Am thinking this is most likely a switch problem. EVen the fact that the blue snowflake was coming on before and now isn't is a pointer to that.

Could a faulty switch cause a fuse to blow?

Hi Again,

Is the A/C fuse blown? :eek: **30 amp** Familiarise yourself with the fuse box and locations of the relays and fuses. No.6 is the A/C fuse.
To answer your question, as a rule of thumb, switches don't generally cause fuses to blow. It's usually the 'load' or device being switched or activated that blows the fuse. That's not to say it can't happen, but in this case the chances of the A/C switch blowing the fuse would be slim. It may still pay to have a spare switch if possible to rule out the switch as being the cause.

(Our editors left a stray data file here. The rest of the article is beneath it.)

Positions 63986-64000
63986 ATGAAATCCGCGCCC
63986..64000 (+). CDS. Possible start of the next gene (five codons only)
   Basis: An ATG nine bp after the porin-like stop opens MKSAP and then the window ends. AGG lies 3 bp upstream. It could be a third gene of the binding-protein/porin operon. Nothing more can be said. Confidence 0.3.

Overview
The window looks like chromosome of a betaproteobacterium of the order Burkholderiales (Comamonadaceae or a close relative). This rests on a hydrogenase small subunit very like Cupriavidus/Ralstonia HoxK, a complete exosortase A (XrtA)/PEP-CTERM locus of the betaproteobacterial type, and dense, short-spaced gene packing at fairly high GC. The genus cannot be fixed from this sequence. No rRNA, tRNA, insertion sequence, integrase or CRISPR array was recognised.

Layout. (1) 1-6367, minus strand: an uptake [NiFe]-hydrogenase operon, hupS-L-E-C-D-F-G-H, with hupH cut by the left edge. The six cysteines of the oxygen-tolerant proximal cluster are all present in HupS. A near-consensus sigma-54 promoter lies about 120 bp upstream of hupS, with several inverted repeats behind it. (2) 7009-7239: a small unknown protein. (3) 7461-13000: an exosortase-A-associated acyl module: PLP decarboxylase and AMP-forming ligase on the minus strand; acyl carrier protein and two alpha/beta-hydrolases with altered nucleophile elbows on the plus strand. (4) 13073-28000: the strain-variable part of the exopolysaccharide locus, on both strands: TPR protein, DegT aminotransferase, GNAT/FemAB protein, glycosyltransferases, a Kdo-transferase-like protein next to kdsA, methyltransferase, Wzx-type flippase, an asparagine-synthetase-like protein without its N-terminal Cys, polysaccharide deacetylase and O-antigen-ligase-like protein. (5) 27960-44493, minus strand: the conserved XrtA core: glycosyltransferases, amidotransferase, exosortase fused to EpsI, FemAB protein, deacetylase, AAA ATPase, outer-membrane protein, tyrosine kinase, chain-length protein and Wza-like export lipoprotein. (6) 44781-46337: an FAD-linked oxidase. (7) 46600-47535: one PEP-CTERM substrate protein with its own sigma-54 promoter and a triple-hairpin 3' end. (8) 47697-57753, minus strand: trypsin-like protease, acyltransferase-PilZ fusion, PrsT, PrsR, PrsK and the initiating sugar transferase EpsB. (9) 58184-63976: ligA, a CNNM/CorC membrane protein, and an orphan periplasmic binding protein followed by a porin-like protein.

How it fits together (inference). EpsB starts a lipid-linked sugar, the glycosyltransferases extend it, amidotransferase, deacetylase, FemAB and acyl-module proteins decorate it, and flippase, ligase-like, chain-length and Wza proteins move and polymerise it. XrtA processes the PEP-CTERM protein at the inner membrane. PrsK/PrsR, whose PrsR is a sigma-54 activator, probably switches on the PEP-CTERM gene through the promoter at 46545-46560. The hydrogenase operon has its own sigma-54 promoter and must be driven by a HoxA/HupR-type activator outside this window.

Open the bonnet and start the car. With engine running, try and switch on the a/c.
The LEFT hand engine fan should ALWAYS run if the a/c is selected, regardless of the compressor cycle. This will establish if the priliminary side of the a/c electrics work.


Can you pass on any details of the car as you bought it? Does it look genuine? Do you suspect any poor work done on the car before you aquired it?
One can't discount the slim possibility that it has been altered by a previous party in some way.

Sadly some repairers here in Oz don't give these cars much in the way of care and effort that other marques receive.:confused:


Good Luck


Cheers
'93 900i




"The hardest fault to find is the fault that someone else CREATES"
 

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Discussion Starter #7
Hi RodentMaster,
Thanks again for your advice.